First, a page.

We don’t always know the best way to reach out to the family of the deceased. This can give some guidance. This isn’t information that has to be included, but it can be helpful.   

Step 7: Include Something Personal About the Relationship Between the Letter’s Recipient and the Deceased

If someone was close enough to the deceased to warrant a personal letter, be sure to add some personal information if possible. An example of this would be, “You and Bob were so close since you were kids.

I know he appreciated how much you kept in touch with him throughout his illness. It meant a lot.” This kind of positive conclusion may help the letter’s recipient feel a little closure at the news.  

Step 8: Close by Once Again Expressing Empathy and Regret

Whenever you’re breaking sad news to people, it’s good to offer them comfort again at the end of a notification letter.

Getting the news of a loved one’s death is hard, even if it isn’t a complete surprise. A little compassion goes a long way towards softening the blow.   

Sample Death Notification Letter or Email to Friends

Now that we’ve broken down the best way to write a death notification letter, here are some examples of letters written based on those steps. You can use these as inspiration.

However, you should incorporate personalized details of your own to make them more specific to the memory of the deceased.  

Example email one

Dear Mrs. Jones,

It is with much sadness that I write this letter to let you know that my Mom, Mary Danvers, has passed away. As you know, she was diagnosed with dementia several years ago. It was a tremendously difficult disease for her to live with. While we’re so sad she’s no longer with us, we are relieved to know she is finally at peace. 

We will be holding a memorial service for Mom at her beloved place of worship, St. Luke’s Episcopal Church. It will be held on Saturday, August 14, 2020, at 2 pm. The address at St. Luke’s is:

4957 Copperthread Road
Cornwall, CT 06753 

In lieu of flowers, we are asking that anyone who is able to make donations to the Dementia Society of America. 

We’ve had people reach out to ask how they can support the family at this time. We don’t need meals or donations of any kind, as this isn’t something unexpected. We will be setting up a Facebook page though, so people can post their favorite memories of Mom during happier times.

You were such a wonderful friend to Mom over the years. I know her illness was so difficult for you. I want you to know, near the end, you were one of the few people she remembered. She really loved you.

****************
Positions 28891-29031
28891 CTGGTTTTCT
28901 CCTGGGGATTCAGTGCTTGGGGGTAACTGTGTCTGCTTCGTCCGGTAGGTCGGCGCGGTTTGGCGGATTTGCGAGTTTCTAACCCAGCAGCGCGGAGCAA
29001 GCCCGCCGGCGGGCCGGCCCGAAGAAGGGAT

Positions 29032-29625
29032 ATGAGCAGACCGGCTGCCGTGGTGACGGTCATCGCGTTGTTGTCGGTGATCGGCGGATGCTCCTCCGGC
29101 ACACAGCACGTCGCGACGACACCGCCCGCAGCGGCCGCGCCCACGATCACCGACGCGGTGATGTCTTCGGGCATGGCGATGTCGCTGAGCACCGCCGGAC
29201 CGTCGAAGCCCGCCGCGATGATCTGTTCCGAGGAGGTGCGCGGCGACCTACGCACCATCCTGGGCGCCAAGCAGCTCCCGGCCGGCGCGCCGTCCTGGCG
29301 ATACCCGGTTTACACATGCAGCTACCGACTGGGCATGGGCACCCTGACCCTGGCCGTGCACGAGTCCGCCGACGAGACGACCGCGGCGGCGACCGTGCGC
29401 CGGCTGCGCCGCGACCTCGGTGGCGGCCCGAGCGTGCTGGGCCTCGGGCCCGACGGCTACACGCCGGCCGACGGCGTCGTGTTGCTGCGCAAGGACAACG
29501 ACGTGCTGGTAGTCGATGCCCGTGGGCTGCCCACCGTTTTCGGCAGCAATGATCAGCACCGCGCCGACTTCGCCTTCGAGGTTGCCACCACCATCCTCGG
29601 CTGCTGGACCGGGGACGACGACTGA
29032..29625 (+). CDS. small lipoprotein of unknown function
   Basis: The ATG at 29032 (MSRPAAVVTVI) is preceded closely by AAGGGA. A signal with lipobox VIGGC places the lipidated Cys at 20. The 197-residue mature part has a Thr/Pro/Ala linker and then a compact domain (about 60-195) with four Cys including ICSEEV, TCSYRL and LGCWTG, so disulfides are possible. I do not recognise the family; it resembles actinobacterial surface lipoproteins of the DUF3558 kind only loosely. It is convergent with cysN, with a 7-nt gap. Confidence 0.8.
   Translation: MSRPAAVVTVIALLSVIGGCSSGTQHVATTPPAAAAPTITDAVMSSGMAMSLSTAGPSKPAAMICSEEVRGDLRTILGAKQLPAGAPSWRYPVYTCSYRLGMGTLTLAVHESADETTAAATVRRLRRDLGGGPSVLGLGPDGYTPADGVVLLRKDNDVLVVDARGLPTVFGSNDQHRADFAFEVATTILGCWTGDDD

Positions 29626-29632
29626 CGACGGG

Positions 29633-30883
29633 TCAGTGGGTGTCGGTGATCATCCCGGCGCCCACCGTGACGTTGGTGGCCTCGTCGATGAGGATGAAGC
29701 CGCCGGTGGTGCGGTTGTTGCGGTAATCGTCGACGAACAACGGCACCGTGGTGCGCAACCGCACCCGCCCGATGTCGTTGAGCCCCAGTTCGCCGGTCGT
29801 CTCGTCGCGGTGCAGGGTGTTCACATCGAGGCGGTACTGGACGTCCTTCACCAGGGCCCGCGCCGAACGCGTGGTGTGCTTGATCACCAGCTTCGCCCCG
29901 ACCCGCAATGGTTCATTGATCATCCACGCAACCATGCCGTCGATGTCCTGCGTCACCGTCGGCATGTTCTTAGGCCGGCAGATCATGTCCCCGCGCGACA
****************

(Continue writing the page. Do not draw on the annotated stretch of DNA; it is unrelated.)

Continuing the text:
Sincerely,

LeeAnn Danvers  

Example email two 

Dear Brian,

It breaks my heart to have to email you this news. Late last night, my brother Paul Roberts was killed in a car accident. As one of his closest friends since childhood, I wanted to let you know right away so you didn’t hear in the Facebook announcement we’ll be posting later. 

While we don’t have any plans for a service yet, we’ll probably be organizing a celebration of life service for later this summer. As you know, Paul was practically allergic to being serious. He would hate having a traditional funeral. I’ll let you know when we know more details about how we want to honor his life.

Again, I’m so sorry to have to be the one to let you know this. You were at the house so much when we were kids. You were really like the brother Paul never had. I know this will be as hard for you as it is for the rest of our family. 

Love,

Harper Roberts 

Example email three

Dear Mr. Haynes,

I’m reaching out to break some sad news to you. My cousin, Owen Sandoval, passed away early Sunday morning after his long battle with cancer. 

Owen’s funeral will be held on Sunday, August 23, 2020, at 4 pm. The service will be held at:

Morning Brothers Funeral Home

2243 Meadowcrest Lane
Danville, KY 40422 

You meant a great deal to Owen. You took him under your wing in his class after he lost his dad. Your influence on his life led him into his own teaching career. He still spoke so highly of you. I’m sorry to have to inform you of his passing.

Sincerely,

Ross Lee 

Tips, Tricks, and Examples on Crafting a Death Notification Letter

When someone dies, it’s important to get the word out to their friends so they don’t miss hearing it. The best way to make sure people get the news is to write an individual death announcement

Taking a little time to write a letter or email ensures people aren’t blindsided hearing about the death of a friend through other sources. It’s hard to know exactly what to say when someone dies. But follow these tips and tricks, and you should be able to pen a beautiful and informative notification letter.